To my knowledge it was the first artist services deal and although there can be downsides to these deals they have big upsides which worked really well for Billy. His back catalogue sales are very strong. In these deals the artist gets the lion’s share of the money but has to pay all the costs from it. Before the costs are paid, their unrecouped balance can look like bad major label excesses but after the costs are paid then they earn far more money than a royalty deal. Billy has done very well. On top of this he has known and approved how we have spent his money. He knows exactly what he earns from Spotify and also every other piece of the pie by Spotify and business partners. So the artist and management have far more information and control than a standard record deal. Furthermore the fact the costs belong to the artist, not the label, creates a true business partnership with interests better aligned. Pete also taught me some other brilliant twists like letting the artists do official bootlegs to sell at shows and on their website only. It’s really hard for many of our artists to earn a living and selling 2,000 bootlegs without the record company taking a cut could mean they make $20,000 which can really square the income circle and get them through.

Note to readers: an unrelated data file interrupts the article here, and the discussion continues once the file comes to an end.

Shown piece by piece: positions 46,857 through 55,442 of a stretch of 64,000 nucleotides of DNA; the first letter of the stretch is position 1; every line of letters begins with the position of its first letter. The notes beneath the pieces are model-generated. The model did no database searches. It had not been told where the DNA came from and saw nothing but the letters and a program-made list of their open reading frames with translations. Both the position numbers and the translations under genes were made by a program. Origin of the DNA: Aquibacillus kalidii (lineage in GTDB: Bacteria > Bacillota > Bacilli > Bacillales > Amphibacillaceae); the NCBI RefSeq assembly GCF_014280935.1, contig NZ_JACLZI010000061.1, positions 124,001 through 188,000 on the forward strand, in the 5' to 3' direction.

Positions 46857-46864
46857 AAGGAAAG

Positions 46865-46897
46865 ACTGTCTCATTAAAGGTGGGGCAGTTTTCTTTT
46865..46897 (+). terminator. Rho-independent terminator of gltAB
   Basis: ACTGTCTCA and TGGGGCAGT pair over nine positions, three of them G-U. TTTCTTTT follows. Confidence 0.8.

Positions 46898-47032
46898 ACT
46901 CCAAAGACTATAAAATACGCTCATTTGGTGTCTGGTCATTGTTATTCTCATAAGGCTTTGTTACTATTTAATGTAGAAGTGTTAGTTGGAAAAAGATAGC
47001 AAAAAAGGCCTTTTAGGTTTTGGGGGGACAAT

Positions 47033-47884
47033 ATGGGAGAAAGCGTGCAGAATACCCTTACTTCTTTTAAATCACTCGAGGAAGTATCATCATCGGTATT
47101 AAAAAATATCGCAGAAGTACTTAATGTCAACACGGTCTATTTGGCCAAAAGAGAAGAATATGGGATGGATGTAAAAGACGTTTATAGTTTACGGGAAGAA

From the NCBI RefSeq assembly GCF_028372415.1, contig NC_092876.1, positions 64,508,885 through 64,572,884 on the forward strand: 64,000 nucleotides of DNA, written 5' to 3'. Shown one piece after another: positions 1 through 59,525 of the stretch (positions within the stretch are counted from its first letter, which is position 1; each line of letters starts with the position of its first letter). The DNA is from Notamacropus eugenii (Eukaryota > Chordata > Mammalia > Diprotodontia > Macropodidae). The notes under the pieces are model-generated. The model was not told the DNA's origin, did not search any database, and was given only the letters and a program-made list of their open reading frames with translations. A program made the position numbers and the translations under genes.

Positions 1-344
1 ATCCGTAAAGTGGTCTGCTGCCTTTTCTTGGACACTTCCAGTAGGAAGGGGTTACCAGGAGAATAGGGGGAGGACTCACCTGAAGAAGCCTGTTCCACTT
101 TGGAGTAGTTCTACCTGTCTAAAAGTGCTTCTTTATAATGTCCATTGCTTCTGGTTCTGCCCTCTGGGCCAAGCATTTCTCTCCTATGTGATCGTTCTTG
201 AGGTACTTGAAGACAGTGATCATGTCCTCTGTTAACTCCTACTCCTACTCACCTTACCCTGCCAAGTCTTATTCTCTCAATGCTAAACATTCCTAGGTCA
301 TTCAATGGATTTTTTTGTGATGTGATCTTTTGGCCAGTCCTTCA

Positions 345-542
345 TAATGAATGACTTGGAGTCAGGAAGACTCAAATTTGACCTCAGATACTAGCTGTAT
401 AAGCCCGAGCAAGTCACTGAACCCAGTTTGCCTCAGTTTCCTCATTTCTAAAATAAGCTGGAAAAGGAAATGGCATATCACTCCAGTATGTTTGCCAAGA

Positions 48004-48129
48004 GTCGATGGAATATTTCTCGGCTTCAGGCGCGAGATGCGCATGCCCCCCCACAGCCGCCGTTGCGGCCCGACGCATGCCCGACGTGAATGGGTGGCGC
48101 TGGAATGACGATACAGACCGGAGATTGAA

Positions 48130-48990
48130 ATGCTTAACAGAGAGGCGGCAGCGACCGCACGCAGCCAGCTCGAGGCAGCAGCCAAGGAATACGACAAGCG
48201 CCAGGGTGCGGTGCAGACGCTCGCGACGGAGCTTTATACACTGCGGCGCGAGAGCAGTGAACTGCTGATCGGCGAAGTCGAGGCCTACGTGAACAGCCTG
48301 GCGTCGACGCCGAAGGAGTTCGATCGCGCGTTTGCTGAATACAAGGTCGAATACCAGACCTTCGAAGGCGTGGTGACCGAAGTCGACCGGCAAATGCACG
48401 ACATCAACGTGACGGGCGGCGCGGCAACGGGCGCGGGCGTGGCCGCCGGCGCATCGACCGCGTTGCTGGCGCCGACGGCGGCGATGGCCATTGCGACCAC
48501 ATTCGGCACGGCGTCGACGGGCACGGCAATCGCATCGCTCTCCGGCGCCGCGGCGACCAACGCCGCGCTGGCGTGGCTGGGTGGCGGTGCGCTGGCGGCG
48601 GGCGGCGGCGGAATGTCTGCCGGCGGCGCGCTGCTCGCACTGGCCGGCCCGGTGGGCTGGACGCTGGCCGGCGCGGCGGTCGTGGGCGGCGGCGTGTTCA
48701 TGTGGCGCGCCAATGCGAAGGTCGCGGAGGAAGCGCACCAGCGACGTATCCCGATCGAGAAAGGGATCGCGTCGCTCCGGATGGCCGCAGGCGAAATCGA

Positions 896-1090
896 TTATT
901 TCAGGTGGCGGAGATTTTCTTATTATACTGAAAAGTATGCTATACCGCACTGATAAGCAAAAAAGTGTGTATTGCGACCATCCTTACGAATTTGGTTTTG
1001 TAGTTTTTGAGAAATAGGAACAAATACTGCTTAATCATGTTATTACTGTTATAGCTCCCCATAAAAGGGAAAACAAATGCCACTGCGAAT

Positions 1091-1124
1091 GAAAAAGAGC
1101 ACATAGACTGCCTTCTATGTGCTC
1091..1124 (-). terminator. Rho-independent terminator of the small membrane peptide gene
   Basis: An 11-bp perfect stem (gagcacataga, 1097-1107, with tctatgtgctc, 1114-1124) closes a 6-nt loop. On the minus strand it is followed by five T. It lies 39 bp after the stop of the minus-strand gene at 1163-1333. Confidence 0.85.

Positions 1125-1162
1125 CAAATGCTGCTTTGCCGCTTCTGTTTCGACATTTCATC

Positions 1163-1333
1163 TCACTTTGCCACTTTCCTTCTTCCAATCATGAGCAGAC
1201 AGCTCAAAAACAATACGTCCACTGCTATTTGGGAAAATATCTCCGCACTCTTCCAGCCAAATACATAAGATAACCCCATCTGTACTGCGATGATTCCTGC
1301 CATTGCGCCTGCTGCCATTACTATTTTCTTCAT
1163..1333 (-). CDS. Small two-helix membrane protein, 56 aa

You’re launching in Australia. What’s the appeal with doing business Down Under?
The biggest appeal is the people. Our new team are all good friends and people we have worked with for many years. It’s a well-kept secret that my Mum was Australian and my wife is from Tassie. I’ve heard all the jokes. I have an Aussie passport. I have spent a lot of time in Oz. Finally you guys speak English – well, strine anyway – and that makes it easy culturally both to work with, and you get a lot of the music we do better than most places on the planet.